“Bumblebee” buzzes along to success

To say the “Transformers” films have been underwhelming so far would be an understatement. A massive understatement. They have been God-awful, emblematic of everything people hate about big-budget blockbusters: they’re loud, dumb, too focused on special effects and have utterly nothing to say. It’s especially disheartening when the sole reason for their existence is to sell toys. So it is a huge relief that one of them stands up as something other than being truly terrible. “Bumblebee” tells a story, one we’ve seen before, but still, an actual story with characters, plot and an arc.

Directed by Travis Knight and written by Christina Hodson, the film takes place in the year is 1987. The Autobot Bumblebee has landed on Earth, chased by the villainous Decepticons. While in combat, his vocal circuits are destroyed and his memory lost. Disguised as a beaten up car, he is found by Charlie (Hailee Steinfeld), an 18-year-old who is struggling over the death of her father and a difficult social life. Together, they work with new friend Memo (Jorge Lendeborg Jr.) to escape the army led by Agent Burns (John Cena) and the Decepticons who have come to extract information from him.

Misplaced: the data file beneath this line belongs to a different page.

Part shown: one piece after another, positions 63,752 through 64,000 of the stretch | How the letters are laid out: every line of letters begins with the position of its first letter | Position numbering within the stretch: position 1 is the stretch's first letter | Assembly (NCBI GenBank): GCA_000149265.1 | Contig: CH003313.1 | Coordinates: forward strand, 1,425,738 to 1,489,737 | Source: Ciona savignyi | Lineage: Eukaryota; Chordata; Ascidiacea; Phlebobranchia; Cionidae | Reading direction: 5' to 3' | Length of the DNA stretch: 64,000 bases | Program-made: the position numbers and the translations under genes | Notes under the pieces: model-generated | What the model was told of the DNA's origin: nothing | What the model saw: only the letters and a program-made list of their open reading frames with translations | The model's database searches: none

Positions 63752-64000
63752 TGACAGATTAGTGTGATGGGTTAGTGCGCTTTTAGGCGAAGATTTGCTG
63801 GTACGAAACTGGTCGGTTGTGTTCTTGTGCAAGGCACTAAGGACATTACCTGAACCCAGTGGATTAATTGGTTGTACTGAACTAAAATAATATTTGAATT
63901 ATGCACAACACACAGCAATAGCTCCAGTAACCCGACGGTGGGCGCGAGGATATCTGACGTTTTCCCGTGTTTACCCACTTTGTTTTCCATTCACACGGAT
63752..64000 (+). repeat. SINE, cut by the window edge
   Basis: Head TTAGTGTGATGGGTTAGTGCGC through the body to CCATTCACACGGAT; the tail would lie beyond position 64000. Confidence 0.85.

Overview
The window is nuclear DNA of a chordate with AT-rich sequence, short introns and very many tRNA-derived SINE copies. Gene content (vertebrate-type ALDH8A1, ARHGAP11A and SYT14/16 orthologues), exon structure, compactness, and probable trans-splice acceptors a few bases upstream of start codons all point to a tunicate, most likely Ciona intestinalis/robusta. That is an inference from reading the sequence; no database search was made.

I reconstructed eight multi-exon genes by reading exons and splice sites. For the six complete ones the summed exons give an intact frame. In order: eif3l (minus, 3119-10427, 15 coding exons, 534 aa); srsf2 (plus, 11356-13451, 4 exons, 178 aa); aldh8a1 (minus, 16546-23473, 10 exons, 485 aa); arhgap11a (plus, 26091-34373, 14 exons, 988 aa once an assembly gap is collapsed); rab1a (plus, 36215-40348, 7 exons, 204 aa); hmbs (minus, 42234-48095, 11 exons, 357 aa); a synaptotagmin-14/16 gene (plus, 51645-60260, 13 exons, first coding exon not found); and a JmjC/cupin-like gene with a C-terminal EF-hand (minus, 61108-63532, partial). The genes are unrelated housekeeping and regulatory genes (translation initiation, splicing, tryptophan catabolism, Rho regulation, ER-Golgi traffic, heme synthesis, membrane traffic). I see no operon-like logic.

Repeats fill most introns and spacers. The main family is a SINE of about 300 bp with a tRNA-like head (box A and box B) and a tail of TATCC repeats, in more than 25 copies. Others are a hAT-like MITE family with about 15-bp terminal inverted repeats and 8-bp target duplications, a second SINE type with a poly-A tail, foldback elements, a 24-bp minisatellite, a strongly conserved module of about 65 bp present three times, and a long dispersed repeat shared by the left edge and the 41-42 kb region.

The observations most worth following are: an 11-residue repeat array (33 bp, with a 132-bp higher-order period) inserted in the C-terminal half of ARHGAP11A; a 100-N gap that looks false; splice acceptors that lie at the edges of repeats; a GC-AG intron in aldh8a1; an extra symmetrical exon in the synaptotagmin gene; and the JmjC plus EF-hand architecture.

The film employs a light-hearted tone right out of the 1980s, where a car represented freedom, parents were so lame and rock n’ roll still stuck it to the man. The plot is heavily borrowed from “E.T.” and “The Iron Giant”, utilizing the same disillusioned youth who befriends an alien creature and learns to love again. In difference to the other “Transformer” films, character is emphasized over plot which works better to tell a coming-of-age story.

The film is nothing groundshatteringly new. We’ve seen it all before. Beat for beat, you can see the setups, character arcs and revelations before they occur. It doesn’t decrease the fun and emotion of the film due mostly to the performance of Hailee Steinfeld and the attention paid to the characters. Even Agent Burns, rather than being a one-dimensional villain, has some zippy one-liners and an arc.

But it’s in comparison to the previous “Transformers” films that the perspective of “Bumblebee” changes.

Perhaps it hasn’t been emphasized enough, but the “Transformers” films are ungodly, horrendous, duplicitous, unmoving, nauseating, soul-crushing garbage. Anything that even resembles a story, no matter how unoriginal, feels like the Pristine Chapel next to a pile of excrement. So “Bumblebee”, by virtue of having a spine, a heart and a brain, reigns supreme over the franchise.

Why is this film so much better than its contemporaries? Hmmm. Well, the previous five films were directed by known hack Michael Bay. This film… wasn’t. Why is this so much better? We may never know.

For fans of the “Transformers” of the 1980s, it’s a nostalgic breath of fresh air after years of morbid blasphemy. Robots turning into cars and planes and blowing each other up finally feels fun, as it always should have.

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